Press Releases

Fire Department's fireplace, woodstove tips


ROSEBURG, OR – Fall ushers in cooler weather, earlier evenings and trees nearly ablaze with leaves in shades of red, gold, orange and yellow.

Yet when the nights turn cold and leaves start dropping from trees, homeowners’ minds shift to keeping warm with fireplaces, woodstoves, pellet stoves and space heaters, as well as what to do with all those leaves.

This fall, the Roseburg Fire Department wants to encourage home heating safety by sharing fire-prevention tips with residents.

“As the weather changes, we begin to see more accidents caused by warming fires. We are asking everyone in the community to safeguard their homes this winter,” said Roseburg Fire Marshal Brian Jewell.

Accidental home fires are more likely to take place during cool or cold weather. Heating is the second-leading cause of home fires, which are responsible for 30% of all fire deaths and 23% of all fire injuries in winter, according to the Federal Emergency Management Agency (FEMA) and U.S. Fire Administration.

The fall burning season for residential yard debris in Roseburg is over for 2021. However, the Roseburg Public Works Department provides a free leaf collection service to residents in city limits from Monday, Nov. 1, through Friday, Jan. 7.

Residents are urged to use methods such as composting, chipping, mulching or transporting debris to the Douglas County Landfill. More information on how to recycle or turn wood and yard waste into reusable materials can be found at

Keep your home fire-safe this fall and winter with these tips:

Fireplace and Pellet/Woodstove Safety

• Have your chimney or pellet/woodstove inspected and cleaned by a certified chimney sweep every fall, and check monthly for damage or obstructions;

• Have a qualified pro install stoves, chimneys and chimney connectors;

• Be sure your pellet/woodstove has been tested by a qualified lab;

• Keep anything that can burn at least 3 feet from your fireplace or pellet/woodstove;

• Use a glass or metal fire screen in front of a fireplace to prevent sparks or embers from flying out and starting a fire;

• A fireplace screen should be heavy enough to stop rolling logs;

• Keep pellet/woodstove doors or lids closed unless loading fuel;

• Burn only dry, seasoned wood in woodstoves and dry, seasoned wood pellets in pellet stoves;

• Put out the fire before you go to sleep or leave your home;

 Dispose of cool ashes in a metal container with a lid. Store the container outside at least 10 feet from your home and other buildings;

• Watch children closely whenever a fireplace or pellet/woodstove is being used and remind them to stay at least 3 feet away. If possible, make sure gas fireplace remote controls or “on” switches are out of children’s reach;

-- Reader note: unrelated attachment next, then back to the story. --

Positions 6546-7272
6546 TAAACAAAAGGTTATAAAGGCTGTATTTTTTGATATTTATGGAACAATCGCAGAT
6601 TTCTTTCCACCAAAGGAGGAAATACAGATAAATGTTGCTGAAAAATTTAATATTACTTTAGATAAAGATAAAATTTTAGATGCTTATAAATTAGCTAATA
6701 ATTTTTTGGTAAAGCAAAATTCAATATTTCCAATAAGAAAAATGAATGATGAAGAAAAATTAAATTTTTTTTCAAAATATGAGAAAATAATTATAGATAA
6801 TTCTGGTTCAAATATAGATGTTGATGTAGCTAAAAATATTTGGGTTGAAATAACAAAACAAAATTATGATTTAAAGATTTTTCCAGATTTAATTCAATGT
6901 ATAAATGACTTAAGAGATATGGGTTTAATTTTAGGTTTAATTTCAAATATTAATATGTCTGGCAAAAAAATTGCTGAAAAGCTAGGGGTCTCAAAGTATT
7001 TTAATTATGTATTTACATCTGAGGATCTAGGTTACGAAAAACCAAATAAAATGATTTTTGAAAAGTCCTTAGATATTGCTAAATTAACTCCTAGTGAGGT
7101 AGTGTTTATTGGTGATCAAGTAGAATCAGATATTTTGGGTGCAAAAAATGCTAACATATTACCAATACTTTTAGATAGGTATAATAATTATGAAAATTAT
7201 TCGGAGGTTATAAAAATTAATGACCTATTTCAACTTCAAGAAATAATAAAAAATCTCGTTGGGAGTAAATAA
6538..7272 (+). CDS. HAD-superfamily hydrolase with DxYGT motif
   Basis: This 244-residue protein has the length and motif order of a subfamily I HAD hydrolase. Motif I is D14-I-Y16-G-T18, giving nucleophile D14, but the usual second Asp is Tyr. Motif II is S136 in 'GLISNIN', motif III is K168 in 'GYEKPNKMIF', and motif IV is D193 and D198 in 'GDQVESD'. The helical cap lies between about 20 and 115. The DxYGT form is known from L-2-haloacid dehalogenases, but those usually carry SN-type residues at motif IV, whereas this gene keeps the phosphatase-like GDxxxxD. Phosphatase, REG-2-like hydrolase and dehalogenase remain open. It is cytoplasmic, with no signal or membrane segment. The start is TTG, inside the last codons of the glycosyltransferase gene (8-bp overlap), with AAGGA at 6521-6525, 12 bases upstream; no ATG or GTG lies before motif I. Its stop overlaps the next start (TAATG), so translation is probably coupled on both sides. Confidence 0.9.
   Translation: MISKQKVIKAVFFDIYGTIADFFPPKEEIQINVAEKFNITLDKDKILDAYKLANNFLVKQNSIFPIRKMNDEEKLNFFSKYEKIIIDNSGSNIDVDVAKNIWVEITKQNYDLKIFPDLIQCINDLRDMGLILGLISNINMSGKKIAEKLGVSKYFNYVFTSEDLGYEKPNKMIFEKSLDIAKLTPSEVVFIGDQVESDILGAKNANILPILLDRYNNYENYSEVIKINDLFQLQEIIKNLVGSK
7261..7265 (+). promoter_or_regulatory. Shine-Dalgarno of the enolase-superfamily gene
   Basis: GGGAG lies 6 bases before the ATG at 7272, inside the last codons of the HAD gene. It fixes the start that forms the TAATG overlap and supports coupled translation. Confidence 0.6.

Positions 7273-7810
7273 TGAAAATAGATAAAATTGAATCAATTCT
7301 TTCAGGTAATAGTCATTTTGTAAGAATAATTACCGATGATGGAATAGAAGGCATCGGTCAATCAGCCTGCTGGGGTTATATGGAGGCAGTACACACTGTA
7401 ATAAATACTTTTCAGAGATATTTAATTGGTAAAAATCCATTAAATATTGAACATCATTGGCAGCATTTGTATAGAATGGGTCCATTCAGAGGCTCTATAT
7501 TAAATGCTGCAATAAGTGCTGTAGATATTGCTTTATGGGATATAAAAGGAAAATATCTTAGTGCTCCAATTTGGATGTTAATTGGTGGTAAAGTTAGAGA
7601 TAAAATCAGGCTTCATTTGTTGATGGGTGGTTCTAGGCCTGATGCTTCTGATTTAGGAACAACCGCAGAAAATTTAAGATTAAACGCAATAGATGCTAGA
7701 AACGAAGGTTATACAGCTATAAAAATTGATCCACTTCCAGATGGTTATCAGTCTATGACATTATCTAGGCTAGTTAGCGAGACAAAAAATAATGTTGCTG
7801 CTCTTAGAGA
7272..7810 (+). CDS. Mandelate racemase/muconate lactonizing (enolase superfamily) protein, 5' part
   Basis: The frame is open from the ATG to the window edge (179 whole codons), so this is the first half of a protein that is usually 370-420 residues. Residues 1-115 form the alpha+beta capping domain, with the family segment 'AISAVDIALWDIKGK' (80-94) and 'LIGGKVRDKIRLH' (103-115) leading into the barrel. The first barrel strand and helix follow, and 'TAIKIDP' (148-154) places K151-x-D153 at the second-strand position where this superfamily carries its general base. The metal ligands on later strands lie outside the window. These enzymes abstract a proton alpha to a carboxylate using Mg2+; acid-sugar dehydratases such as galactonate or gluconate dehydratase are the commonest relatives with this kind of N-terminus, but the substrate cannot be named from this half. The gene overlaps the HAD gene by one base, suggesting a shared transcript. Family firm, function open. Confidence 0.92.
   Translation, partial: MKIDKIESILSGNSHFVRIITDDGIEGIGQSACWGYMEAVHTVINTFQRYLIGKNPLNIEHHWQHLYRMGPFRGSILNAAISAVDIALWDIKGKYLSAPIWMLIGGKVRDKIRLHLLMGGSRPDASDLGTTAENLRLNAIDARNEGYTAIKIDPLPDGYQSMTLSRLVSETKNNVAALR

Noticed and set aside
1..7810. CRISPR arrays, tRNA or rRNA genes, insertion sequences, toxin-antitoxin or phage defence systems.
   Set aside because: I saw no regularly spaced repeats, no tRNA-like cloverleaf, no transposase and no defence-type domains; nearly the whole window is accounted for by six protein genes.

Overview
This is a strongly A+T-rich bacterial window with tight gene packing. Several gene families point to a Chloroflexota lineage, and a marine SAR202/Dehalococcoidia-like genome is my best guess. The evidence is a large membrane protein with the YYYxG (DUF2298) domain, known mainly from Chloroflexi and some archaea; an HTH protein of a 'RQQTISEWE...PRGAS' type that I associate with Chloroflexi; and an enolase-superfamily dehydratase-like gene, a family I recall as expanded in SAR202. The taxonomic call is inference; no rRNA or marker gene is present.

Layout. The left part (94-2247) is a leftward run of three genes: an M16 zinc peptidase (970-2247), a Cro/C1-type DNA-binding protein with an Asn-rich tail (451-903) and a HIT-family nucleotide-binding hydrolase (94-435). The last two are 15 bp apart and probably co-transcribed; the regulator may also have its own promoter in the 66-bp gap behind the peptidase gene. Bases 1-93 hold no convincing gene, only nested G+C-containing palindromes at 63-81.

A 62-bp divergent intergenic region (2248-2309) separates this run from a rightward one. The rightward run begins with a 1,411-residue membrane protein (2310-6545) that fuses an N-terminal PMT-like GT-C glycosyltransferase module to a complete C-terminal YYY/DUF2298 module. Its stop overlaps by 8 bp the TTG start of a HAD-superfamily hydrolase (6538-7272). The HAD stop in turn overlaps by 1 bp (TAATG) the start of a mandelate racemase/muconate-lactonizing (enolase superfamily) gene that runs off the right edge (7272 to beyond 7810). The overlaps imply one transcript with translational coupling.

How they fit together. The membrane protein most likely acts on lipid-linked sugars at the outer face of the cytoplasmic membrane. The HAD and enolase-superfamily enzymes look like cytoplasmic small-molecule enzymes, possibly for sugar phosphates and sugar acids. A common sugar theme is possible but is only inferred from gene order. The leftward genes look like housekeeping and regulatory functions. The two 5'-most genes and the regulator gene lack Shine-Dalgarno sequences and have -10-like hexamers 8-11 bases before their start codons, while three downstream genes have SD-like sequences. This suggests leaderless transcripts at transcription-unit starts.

• Install a carbon monoxide (CO) alarm on each floor where bedrooms are located, either in each bedroom or within 15 feet outside each bedroom door. All Oregon homes with a carbon monoxide source (fireplace, pellet or woodstove, etc.) or that was built in 2011 or later AND that are being sold or rented are required by law to have working CO alarms.

Space Heater Tips

• Roseburg Fire Department recommends not using kerosene or propane heaters inside a home;

• Choose electric heaters with thermostats and overheat protection;

• Choose a propane or kerosene heater that uses a battery for electronic ignition and bears a recognized seal of approval, such as the Underwriters Laboratories (UL) label;

• Place portable electric, kerosene or propane space heaters on a solid, flat, non-combustible surface;

• Keep heaters at least 3 feet from things that can burn and don’t block exits or foot traffic;

• Keep children and pets away from heaters;

• Check electric space heaters for cracked or damaged cords and plugs;

• Plug heaters directly into wall outlets -- don’t use an extension cord or power strip;

• Don’t plug anything else into the same electrical circuit as you’re using for the heater to avoid overheating;

• Make sure the heater has a safety shutoff so the heater shuts off or the flame extinguishes if the heater tips over;

• Always use the proper fuel and never place anything on top of kerosene or propane heaters;

• Never move a lighted propane or kerosene heater and wait for the heater to cool before refueling;

• Don’t smoke while refueling and clean fuel spills immediately to avoid a fire hazard;

• Unplug/turn off all space heaters when leaving the room or going to sleep.

Fire Pit/Cooking Fire Tips

• Fall burning season for yard debris in Roseburg ended Oct. 31. Permits are required to legally burn yard debris.

• Fires are allowed without a permit when using an open cooking fire, barbecue grill or recreational fire pit as long as an adult is present at all times, a working garden hose is available, and the total fuel area is less than 3 feet in diameter and 2 feet high;

• Fire pits can’t be located within 25 feet of a structure or fence, but chimineas can be 15 feet away if used properly.

Sources: U.S. Fire Administration,, National Fire Protection Association, Roseburg Fire Department, New York Propane Gas Association, Farm Bureau Insurance

Posted by RoseburgAdmin